Please talk about the green kitchen you have at STREET.
We’re not as green as we could be but we definitely make a big effort at Border Grille, Ciudad, and STREET to serve meats that are hormone free. We try to use the farmer’s markets as much as we can. Our dairy at STREET is organic. We serve reverse osmosis water, so we don’t sell flat water we just give it away. Our chairs on the inside are all recycled. The bar tops and outside table tops and the bathroom counter tops are all made from recycled press paper which is the material for skateboard ramps. We try really hard to do as much as we can and we push ourselves to get better at it.

Did you feel any pressure opening STREET - your first solo restaurant?
It was just something that I thought about for so long and really wanted to do and my girlfriend just encouraged me to take that step. We’re busy and totally growing Border Grill, we just opened a Border Grill stop at Figueroa and Wilshire and we have LAX coming onboard, but this is something that I really wanted to do and 25 years from now I didn’t want to miss out on something that I felt passionate about.

And this will be your second summer serving your Hollywood Bowl Bento boxes, right?
We’re totally jazzed about doing the bento boxes again, they’re so cool! It can be such a totally pain in the butt to go up to the Hollywood Bowl but we’re placed perfectly that someone can swing by STREET, pull into the back and we’ll run the bento boxes out to you and they’re just such a cool way to go. You can get a box and inside it has a lot of different choices, for example, and of course you can order anything you want, but we’re offering my most favorite chilled soba noodles that come with the Japanese Fried Chicken, and we have the Burmese melon salad, Indian spiced potato served with yogurt and tamarind date chutney, and you have dessert which this year we’re doing the Tunisian Carrot Pastry, and you have your choice of entrees, and this year we’re doing Syrian Lamb Meatballs with hummus and date-carob molasses, Tatsutage Fried Chicken with spicy kewpie sauce, African Beef Skewers with Sudan style dried tomatoes and onion jam, and Mediterranean Falafel Skewers with roasted eggplant, stuffed peppadew peppers, cucumbers, and Tahini hot sauce.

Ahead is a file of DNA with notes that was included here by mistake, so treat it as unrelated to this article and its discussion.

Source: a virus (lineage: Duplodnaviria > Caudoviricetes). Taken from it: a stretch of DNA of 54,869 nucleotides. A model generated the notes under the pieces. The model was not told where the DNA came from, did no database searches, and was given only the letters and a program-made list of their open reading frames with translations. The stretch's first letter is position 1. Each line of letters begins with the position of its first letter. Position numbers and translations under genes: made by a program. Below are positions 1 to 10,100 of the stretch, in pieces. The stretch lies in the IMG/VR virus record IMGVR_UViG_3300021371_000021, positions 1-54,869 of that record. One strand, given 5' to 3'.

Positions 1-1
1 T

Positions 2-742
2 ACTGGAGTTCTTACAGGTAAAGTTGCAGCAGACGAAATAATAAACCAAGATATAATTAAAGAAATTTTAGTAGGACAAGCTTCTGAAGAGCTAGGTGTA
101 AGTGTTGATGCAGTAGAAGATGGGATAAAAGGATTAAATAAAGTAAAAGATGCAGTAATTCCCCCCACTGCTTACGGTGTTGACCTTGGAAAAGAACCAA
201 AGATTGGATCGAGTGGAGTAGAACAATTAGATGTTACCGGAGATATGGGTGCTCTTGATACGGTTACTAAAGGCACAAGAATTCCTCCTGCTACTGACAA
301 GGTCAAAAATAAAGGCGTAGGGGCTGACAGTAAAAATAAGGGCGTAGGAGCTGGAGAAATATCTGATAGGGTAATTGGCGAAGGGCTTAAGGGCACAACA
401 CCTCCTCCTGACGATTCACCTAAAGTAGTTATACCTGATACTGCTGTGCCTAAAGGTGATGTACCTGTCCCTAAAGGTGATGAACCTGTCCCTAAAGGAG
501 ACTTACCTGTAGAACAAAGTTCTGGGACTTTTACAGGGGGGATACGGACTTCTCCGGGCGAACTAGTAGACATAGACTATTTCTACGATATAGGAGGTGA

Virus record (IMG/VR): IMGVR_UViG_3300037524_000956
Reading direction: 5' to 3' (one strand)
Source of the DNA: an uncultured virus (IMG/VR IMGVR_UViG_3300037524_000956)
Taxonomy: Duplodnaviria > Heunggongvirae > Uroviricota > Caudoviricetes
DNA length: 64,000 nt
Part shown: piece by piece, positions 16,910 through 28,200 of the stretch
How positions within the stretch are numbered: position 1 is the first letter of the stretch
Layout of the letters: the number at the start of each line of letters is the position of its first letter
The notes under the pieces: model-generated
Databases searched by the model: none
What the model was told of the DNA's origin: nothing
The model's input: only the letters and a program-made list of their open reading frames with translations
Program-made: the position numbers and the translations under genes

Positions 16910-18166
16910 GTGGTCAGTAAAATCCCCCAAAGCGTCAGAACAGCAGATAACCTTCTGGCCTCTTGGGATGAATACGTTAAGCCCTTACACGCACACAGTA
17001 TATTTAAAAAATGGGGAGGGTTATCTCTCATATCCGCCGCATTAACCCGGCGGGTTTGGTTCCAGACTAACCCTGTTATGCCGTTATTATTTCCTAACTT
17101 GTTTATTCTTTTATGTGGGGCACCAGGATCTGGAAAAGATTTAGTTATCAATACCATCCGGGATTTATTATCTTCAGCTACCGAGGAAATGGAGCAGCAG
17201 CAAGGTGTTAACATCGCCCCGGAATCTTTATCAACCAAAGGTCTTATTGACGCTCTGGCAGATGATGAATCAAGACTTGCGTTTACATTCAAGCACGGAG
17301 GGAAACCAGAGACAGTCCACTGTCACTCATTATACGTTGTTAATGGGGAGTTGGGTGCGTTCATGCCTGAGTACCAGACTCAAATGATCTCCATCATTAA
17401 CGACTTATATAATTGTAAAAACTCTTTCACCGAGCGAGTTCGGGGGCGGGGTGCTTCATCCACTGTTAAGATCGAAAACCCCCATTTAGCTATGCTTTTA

So you get all these incredible taste, and we’re also doing a box of wonderful pastries including: Turkish Éclairs with cardamom, pistachio cream and milk chocolate; Peanut Butter and Jelly Cookies; Dark Chocolate Truffle Cookies with Bourbon Cherries; and Rosewater Macaroons with dried apricot.

I love the bento boxes because they’re an interesting meal in one box with a great assortment of flavors that are easy to carry.

People just need to order the day before, right?
We have some flexibility but we’re trying to push people to order the day before and if it’s between 3-7pm you pull up into the back on your way to the Hollywood Bowl or the Greek or the Ford and we’ll run them out to you.

Where do you want to see STREET go?
We’d love to do a STREET book and open more STREETS. We just finished year one and we opened in probably the worst time to open but we want to see it grow because we think it’s a great urban concept for sure.

Please talk about relationship with Los Angeles.
We opened our first restaurant 29 years ago. Before that I was working at Ma Maison when Wolfgang Puck was the chef there and I feel that it was such an incredible time in Los Angeles. Celebrity chefs weren’t celebrities yet. When I opened City Café, I had to call Wolf, who had just opened Spago, to get his purveyor to make sure they’d deliver to us everyday because we had no room to keep anything. There was such camaraderie with everybody at that time and I just feel that the camaraderie in this city has really been something that I love. We feel that we are all really helpful to each other. I just think L.A. is progressive and exciting and open and liberal. I’m gay and I’ve been with my partner for 15 years and I’m on the board of the L.A. Gay and Lesbian Center and I feel that Los Angeles is so progressive and I feel lucky to have opened here and been able to be in business for the last 30 years in this city. Everyone wants to try new restaurants but I feel that this city is loyal and there’s something magical about being 15 minutes from the most gorgeous beaches and you can go hiking in the mountains, or you can drive for an hour and a half and be out in the middle of fantastic Joshua Tree. In that way, there’s such a charm about L.A. It’s such a rich place to live for a food person.

susan feniger celebrity chef

susan feniger celebrity chefsusan feniger celebrity chef

susan feniger celebrity chef


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Photography from Helena Ruffin